- Leads to initial re-emergence of reflexes
Phase 3[edit | edit source]
- Lasts between 4 days to 1 month
- Axon-supported synapse growth occurs at this stage
- Initial hyper-reflexia is elicited here
Phase 4[edit | edit source]
- Lasts between 1 to 12 months
- Soma-supported synapse growth occurs
- Presents as spasticity
Autonomic Effects[edit | edit source]
- Neurogenic shock may occur in spinal cord injuries above T6, from the loss of autonomic innervation from the brain.
- In cervical and high thoracic SCI lesions, the synergy between sympathetic and parasympathetic system is lost but the parasympathetic system is preserved.
- There may be sacral parasympathetic loss encountered in lesions below T6 or T7.
- Cervical lesions cause total loss of sympathetic innervation. It leads to vasovagal hypotension and bradyarrhythmia's which resolve in 3–6 weeks.
- Autonomic dysreflexia is permanent, and occurs from Phase 4 onwards. It leading to extreme hypertension, loss of bladder or bowel control, sweating, headaches, and other sympathetic effects.
Conclusion[edit | edit source]
While spinal shock may not be easily prevented, it can be managed and often requires a multidisciplinary team effort to do so. Its understanding and that of its mechanisms will enable the application of interventions that will facilitate recovery.
Additional Information[edit | edit source]
References[edit | edit source]
- Smith PM, Jeffery ND. Spinal Shock-Comparative Aspects and Clinical Relevance. Journal of Verterinary Int Med 2008; 19(Iss 6)
- Singhal V, Aggarwal R. Spinal Shock. In: Prabhakar H. Complications in Neuroanesthesia. Academic Press: Science Direct, 2016. p89-94.
- Ko HY. Spinal Shock. In Management and Rehabilitation of Spinal Cord Injuries. Singapore: Springer, 2019. pg123-134.
- Ziu E, Mesfin FB. Spinal Shock. In: StatPearls [Internet]. Treasure Island (FL): StatPearls Publishing; 2020. p1-11.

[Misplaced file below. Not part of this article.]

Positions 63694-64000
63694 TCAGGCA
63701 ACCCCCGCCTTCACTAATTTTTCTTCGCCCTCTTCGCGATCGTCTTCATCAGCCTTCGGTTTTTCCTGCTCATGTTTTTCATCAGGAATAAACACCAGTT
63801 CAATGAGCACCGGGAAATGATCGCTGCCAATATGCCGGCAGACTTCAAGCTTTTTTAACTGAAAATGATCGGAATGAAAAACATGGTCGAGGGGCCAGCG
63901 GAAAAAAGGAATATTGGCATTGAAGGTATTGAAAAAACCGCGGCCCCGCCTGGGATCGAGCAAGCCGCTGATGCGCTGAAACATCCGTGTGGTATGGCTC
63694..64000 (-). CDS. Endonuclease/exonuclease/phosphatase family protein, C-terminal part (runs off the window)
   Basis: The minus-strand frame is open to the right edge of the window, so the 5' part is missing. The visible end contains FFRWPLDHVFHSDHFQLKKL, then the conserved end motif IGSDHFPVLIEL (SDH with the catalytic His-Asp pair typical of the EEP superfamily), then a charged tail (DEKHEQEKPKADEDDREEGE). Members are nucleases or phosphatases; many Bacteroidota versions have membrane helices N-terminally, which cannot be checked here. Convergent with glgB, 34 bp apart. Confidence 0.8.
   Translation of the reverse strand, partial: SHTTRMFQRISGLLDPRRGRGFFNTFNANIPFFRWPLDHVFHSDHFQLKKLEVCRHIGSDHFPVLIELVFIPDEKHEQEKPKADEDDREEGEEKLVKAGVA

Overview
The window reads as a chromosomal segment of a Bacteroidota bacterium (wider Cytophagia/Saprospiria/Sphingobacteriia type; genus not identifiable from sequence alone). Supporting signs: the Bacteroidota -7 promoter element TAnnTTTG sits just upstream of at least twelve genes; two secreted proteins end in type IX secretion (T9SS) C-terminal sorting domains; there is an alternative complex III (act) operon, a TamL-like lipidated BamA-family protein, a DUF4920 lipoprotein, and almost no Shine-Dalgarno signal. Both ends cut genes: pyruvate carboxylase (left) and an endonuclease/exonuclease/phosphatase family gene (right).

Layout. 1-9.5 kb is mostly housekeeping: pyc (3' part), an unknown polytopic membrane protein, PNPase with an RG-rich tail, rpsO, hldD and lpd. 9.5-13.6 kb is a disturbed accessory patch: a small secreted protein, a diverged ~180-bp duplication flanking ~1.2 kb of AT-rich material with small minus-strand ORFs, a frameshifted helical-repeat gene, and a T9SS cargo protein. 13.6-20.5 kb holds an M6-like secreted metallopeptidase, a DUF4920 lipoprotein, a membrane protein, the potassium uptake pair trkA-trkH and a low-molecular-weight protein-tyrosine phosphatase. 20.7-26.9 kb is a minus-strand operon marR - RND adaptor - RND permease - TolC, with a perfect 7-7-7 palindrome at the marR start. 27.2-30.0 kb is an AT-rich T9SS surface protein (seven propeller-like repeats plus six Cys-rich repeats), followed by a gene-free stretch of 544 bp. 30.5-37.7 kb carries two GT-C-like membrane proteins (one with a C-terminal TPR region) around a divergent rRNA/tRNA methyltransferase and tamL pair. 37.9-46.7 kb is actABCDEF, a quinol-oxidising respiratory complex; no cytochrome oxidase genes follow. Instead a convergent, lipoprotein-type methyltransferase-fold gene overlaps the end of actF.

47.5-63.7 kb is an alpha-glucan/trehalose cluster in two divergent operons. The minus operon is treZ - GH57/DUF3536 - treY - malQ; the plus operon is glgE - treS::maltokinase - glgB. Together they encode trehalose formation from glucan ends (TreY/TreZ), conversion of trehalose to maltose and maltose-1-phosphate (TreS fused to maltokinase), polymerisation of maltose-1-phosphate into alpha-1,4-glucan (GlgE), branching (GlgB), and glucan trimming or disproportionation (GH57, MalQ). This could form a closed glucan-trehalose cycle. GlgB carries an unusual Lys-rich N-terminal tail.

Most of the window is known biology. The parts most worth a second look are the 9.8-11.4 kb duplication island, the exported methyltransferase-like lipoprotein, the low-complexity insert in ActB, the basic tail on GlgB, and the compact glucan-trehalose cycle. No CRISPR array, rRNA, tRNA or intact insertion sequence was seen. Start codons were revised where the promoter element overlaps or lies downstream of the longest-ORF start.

- Em Quattrocchi. What is SPINAL SHOCK? Available from: https://www.youtube.com/watch?v=DlJWQOtLWnM [last accessed 24/3/2021]
- Dave S, Cho JJ. Neurogenic Shock. In: StatPearls [Internet]. Treasure Island (FL): StatPearls Publishing; 2020; p1-10.
- Flanagan EP, Pittock SJ, Diagnosis and Management of Spinal Cord Emergencies. In: Wijdicks EFM, Kramer AH editors. Handbook of Clinical Neurology. Elsevier, 2017. p319-335.
- Volski A, Ackerman DJ, Neurogenic Shock. In: Stawicki SP, Swaroop M editors. The Science and Art of Physiological Restoration. IntechOpen, 2019.
- Singhal V, Aggarwal R, Spinal Shock. In: Prabhakar H editor. Complications in Neuroanaesthesia. Academic: Science Direct, 2016. p89-94.
- Graells XS, Benato ML, del Santoro PG, et al. Spinal Cord Injury. In: Nasr A, Saavedra TF, Collaço I, Abreu P, Namias N, Marttos. The Trauma Golden Hour. Cham: Springer, 2020. p65-72.
- ACLS Certification Association. Neurogenic shock vs. Spinal shock. Available from: https://youtu.be/nPu7RW2JBkw [last accessed 10/1/2021]
- Ditunno JF, Little JW, Tessler A, Burns AS. Spinal shock revisited: a four-phase model. Spinal cord. 2004 Jul;42(7):383-95.